MIAMI – Showers fell all day Sunday, and there was gloom inside the Miami Marlins' new ballpark for the home team as boos rained down from the crowd.
Slumping Miami managed only one hit until the ninth inning and lost to the Arizona Diamondbacks, 8-4.
The ballpark's retractable roof averted a rainout, and a crowd of 34,918 enjoyed the setting — but not the game. Fans jeered when Arizona scored five times in the sixth to lead 8-0 before Miami had a hit.
The Marlins, touted as contenders in the NL East, lost for the seventh time in eight games to fall deeper into last place.
"I'm concerned because it's not fun," manager Ozzie Guillen said. "It's very hard to have fun when you're not playing well. We cannot be worse than this. Obviously we're going to play better. It seems like right now we're not having fun at all."
Marlins ace Josh Johnson (0-3) had another poor outing. He struck out eight but allowed 10 hits and five runs in 5 1-3 innings, and opponents are batting .350 against the 2010 NL ERA leader.
"I threw some good pitches. I was just inconsistent," he said. "You've got to find a way to keep it together and keep pushing."
Things got worse after Johnson left, and the crowd of 34,918 jeered during Arizona's five-run sixth inning.
The Marlins tweaked the roster after the game, sending reserve outfielder Chris Coghlan and left-hander Mike Dunn to Triple-A New Orleans. Coghlan, the 2009 NL rookie of the year, was batting only .121.
"When you start losing, there are a lot of guys' jobs in jeopardy," Coghlan said. "It's a cutthroat business. We're going through a bad thing, and that's what happens."
John Buck doubled leading off the sixth for Miami's lone hit off Wade Miley. Giancarlo Stanton hit a three-run homer, his first this season, in the ninth. He also drove in a run with a groundout.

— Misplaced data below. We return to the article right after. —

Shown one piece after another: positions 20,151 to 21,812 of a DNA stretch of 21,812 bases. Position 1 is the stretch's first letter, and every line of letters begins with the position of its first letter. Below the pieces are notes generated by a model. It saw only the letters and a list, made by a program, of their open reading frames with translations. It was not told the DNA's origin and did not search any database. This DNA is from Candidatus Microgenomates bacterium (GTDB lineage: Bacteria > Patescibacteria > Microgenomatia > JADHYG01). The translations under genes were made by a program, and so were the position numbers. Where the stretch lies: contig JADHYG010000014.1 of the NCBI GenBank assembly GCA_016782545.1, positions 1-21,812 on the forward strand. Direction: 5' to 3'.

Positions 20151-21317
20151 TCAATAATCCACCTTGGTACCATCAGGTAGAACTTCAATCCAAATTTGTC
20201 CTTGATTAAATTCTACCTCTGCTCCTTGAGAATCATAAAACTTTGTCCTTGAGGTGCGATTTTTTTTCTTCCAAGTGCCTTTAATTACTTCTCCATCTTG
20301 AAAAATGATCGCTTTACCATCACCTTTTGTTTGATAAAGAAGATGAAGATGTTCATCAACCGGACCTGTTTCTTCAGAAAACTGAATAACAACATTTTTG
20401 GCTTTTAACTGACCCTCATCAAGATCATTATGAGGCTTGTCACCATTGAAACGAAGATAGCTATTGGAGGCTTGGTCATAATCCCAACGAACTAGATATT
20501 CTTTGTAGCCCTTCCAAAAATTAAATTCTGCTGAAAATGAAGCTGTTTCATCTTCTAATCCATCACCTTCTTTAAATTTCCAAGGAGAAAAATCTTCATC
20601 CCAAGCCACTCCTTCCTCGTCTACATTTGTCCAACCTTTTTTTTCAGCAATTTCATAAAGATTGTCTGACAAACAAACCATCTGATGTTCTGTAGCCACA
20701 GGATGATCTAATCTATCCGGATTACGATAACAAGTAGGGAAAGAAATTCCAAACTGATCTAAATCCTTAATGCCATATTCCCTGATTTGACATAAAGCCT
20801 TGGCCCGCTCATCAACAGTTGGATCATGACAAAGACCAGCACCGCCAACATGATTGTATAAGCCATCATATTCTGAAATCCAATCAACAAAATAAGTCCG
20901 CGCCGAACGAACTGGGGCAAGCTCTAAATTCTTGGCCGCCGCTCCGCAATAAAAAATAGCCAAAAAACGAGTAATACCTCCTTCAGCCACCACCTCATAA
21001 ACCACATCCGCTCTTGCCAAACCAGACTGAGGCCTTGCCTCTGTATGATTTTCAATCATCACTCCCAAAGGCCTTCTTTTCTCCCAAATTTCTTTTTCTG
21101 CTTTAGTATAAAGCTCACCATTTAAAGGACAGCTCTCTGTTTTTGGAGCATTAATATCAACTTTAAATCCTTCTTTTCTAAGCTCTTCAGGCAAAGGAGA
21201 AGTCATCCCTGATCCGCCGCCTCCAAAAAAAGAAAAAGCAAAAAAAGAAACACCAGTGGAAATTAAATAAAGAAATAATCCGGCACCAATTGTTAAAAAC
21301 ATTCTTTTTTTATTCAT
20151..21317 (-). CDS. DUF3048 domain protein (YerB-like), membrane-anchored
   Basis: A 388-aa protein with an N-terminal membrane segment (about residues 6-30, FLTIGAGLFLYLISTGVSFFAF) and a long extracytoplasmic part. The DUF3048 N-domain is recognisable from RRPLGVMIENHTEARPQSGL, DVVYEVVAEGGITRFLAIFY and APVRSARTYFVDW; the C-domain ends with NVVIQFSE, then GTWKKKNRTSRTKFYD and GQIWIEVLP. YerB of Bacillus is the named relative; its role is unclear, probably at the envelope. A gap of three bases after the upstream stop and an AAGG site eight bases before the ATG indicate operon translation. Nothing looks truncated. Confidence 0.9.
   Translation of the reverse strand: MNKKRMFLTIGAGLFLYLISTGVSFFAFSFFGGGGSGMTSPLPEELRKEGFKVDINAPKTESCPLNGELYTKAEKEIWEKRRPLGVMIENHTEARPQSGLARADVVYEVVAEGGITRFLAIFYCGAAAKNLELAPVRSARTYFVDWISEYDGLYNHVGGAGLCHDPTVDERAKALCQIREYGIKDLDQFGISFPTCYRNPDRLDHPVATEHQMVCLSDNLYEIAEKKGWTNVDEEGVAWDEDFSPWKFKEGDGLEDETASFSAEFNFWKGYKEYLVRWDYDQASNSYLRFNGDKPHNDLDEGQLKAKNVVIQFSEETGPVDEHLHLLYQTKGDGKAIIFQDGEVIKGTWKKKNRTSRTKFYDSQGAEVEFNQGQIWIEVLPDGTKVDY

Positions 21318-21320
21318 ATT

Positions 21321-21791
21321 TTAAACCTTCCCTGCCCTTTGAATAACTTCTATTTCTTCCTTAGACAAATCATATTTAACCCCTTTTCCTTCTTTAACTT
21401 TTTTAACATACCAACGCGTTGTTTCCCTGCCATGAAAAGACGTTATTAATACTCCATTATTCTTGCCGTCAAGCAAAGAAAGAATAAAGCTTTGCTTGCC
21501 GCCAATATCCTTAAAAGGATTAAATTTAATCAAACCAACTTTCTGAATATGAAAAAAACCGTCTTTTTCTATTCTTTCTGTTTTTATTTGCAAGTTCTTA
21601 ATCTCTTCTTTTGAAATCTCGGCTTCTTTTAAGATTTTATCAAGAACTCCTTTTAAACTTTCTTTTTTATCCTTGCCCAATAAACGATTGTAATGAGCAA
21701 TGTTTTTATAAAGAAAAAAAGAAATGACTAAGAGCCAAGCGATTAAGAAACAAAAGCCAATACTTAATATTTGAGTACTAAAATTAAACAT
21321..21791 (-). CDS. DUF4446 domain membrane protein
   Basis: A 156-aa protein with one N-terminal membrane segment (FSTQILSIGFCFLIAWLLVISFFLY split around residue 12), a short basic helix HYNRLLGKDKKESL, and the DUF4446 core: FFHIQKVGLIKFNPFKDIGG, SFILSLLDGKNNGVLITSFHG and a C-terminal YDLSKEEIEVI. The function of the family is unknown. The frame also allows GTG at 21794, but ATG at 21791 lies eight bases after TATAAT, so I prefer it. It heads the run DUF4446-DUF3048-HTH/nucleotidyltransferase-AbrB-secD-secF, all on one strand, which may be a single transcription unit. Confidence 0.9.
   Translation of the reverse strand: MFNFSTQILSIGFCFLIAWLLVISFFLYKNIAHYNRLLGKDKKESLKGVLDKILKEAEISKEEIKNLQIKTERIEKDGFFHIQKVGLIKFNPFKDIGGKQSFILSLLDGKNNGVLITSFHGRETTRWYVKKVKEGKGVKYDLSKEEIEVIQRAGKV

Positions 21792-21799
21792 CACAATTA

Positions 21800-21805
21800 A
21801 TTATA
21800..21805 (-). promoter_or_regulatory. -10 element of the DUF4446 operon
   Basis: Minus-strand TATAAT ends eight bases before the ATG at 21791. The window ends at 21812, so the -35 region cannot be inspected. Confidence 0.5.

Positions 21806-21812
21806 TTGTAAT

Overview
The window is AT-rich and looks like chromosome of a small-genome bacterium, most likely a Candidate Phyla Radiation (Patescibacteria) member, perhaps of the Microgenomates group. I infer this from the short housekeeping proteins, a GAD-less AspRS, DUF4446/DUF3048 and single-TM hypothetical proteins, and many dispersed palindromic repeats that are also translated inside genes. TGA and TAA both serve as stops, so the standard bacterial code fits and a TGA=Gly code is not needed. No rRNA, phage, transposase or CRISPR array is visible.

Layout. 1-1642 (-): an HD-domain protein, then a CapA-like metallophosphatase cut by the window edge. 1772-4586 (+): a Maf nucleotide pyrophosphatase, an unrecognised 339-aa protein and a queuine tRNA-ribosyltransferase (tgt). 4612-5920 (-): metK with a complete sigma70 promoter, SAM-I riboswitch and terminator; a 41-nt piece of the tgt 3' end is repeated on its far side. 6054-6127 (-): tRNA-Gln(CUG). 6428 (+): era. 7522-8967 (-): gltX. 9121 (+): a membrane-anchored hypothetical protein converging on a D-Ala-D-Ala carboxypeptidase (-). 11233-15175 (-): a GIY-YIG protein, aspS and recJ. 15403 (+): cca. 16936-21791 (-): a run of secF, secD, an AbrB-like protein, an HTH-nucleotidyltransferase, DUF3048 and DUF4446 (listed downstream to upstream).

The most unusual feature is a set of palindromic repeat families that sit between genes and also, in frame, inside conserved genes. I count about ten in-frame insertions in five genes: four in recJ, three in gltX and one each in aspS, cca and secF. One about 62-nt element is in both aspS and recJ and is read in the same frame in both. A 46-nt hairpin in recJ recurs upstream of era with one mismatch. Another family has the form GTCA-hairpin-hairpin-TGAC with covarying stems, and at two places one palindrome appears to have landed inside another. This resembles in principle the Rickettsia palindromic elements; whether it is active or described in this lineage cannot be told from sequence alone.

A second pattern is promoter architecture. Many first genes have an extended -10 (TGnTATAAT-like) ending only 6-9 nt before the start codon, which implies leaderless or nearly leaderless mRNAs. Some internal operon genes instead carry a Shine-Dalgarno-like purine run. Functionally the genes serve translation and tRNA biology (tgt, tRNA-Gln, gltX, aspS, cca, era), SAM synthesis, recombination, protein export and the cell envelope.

Miley (3-0) gave up one run, which was unearned, in 6 1-3 innings to lower his ERA to 1.29.
"Everything was working out for me today," the left-hander said. "Any time you go out and establish the strike zone, you are going to have success. There's nothing like working fast and being able to throw strikes."
Miami's slumping 1-2-3 hitters — Emilio Bonifacio, Jose Reyes and Hanley Ramirez — failed to get the ball out of the infield in 10 at-bats. The Marlins' batting average against left-handers fell to .169.
"It's hard when the team is going this way," Bonifacio said. "But we don't give up."
The Marlins' lack of offense is putting pressure on their starting pitchers, who for the most part have done well.
"We've just got to find a way to win a couple of games in a row," Johnson said. "We're not really hitting early in games. The pitchers have to keep us in the game, and I didn't do that today."
Gerardo Parra had two singles, two walks, a stolen base, a run and an RBI for the Diamondbacks. Teammate Aaron Hill had two hits and has reached base in 17 consecutive games. Arizona came into the game batting .204 with runners in scoring position but went 6 for 16 in those situations.
Miley retired the first 11 batters before Ramirez reached when his grounder was mishandled by third baseman Cody Ransom. Buck's double in the sixth prompted a standing ovation from the crowd, but Miley retired the next three batters.
Arizona's Jason Kubel had three hits, drove in three runs and contributed two key defensive plays in the fifth inning. Stanton sent Kubel to the base of the left-field fence to catch a fly. Kubel then made a running grab of a fly by Gaby Sanchez, and Omar Infante — running from first base because he thought the ball was going to drop — was doubled off to end the inning.
Notes: The Marlins recalled OF Bryan Petersen and LHP Dan Jennings from New Orleans. ... The Diamondbacks committed three errors after totaling only 11 — second-fewest in the NL — in their first 21 games. ... NL newcomer Mark Buehrle pitches against the Diamondbacks for the first time Monday. They're the only NL West team he has never faced. ... Willie Bloomquist has a .462 average (18 for 39) against Buehrle. ... Ramirez's two walkoff hits this season for Miami lead the majors.